Sanders to lay out plan to break up big banks in first year

Sanders Vows to Break Up Banks During First Year in Office
Sanders Vows to Break Up Banks During First Year in Office

WASHINGTON (Reuters) - U.S. Democratic presidential candidate Bernie Sanders, who has made reining in Wall Street a top campaign theme, will warn on Tuesday that financial-sector greed is "destroying the fabric of our nation" and detail his plan to break up big banks, his campaign said.

Sanders will deliver what his campaign is calling a "major policy address" on Wall Street reform in New York.

The U.S. senator from Vermont is challenging front-runner Hillary Clinton, a former U.S. senator from New York, and former Maryland Governor Martin O'Malley for the Democratic nomination to run for president in November 2016.

Click through images of Bernie Sanders on the campaign trail:

Sanders will also respond to criticism from Clinton's campaign that his approach would not adequately regulate non-bank financial institutions, and explain why he favors reinstating the Glass-Steagall Act, a Depression-era law that prohibited commercial banks from engaging in investment banking activities.

"If a bank is too big to fail, it is too big to exist; when it comes to Wall Street reform, that must be our bottom line," Sanders will say, according to prepared remarks provided at Reuters' request.

Sanders and Clinton have tussled over the best way to curb the risky behavior on Wall Street that caused the 2008 financial crisis and triggered the worst U.S. economic slump since the Great Depression.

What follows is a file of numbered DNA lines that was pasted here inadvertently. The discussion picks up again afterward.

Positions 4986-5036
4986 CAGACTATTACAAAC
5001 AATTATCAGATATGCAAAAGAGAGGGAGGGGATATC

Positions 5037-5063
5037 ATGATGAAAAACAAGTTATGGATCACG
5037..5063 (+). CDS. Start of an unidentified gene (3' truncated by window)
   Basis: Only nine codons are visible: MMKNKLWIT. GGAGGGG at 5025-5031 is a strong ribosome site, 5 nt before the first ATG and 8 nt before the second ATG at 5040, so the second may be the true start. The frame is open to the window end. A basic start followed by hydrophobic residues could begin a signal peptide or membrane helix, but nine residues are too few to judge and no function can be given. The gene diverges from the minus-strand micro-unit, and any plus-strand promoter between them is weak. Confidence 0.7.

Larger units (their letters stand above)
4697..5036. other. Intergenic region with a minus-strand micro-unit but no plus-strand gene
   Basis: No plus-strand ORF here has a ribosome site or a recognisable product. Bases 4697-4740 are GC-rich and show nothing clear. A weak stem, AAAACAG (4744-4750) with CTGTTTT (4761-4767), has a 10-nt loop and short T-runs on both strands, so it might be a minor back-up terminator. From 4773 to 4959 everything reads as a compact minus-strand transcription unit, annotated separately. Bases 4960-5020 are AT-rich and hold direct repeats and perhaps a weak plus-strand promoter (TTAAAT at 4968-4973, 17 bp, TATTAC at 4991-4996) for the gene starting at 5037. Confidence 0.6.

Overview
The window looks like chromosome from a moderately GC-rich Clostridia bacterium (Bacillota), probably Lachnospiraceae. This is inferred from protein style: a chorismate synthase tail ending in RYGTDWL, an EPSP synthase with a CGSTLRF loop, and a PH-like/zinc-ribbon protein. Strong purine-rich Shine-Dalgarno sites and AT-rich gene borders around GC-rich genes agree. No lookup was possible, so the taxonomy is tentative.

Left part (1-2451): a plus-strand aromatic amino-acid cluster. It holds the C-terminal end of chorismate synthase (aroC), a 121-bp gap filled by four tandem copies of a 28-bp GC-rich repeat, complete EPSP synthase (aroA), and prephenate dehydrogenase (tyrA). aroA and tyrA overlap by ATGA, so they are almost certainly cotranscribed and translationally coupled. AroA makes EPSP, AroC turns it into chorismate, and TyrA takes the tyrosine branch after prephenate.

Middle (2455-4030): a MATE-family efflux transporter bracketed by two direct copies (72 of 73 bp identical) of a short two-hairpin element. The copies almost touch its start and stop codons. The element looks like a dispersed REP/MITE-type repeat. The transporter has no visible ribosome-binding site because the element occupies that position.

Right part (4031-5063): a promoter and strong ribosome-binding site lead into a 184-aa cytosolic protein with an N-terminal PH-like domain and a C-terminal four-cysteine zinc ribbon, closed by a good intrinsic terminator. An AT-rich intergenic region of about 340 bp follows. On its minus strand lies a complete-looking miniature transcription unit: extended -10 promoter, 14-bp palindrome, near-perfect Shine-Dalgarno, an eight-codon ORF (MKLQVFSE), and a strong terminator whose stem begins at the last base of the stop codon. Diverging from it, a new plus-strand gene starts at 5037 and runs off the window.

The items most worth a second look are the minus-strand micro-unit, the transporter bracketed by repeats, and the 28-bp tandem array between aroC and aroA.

Sanders, who is popular with the Democratic Party's populist wing, will pledge to create a "too-big-to-fail list of commercial banks, shadow banks, and insurance companies" within the first 100 days of his presidential administration and to break up those institutions in the first year, according to his prepared remarks.

Clinton has endorsed an approach that would break up large banks that take excessive risks. She also believes that reinstating Glass-Steagall, an idea popular with progressive Democrats, would not address the types of institutions that have risen since the law was written in the 1930s. Glass-Steagall's main provisions were repealed in 1999 during the presidency of her husband, Bill Clinton.

One of Clinton's top Wall Street advisers, former U.S. financial regulator Gary Gensler, on Monday criticized Sanders as not focusing on regulating the type of non-bank institutions such as hedge funds and insurance companies that make up the so-called "shadow-banking industry."

But Sanders will say on Tuesday that legislation to reinstate Glass-Steagall, which he has championed along with Democratic Senator Elizabeth Warren of Massachusetts, a favorite of progressives, "aims at the heart of the shadow banking system," according to prepared excerpts.

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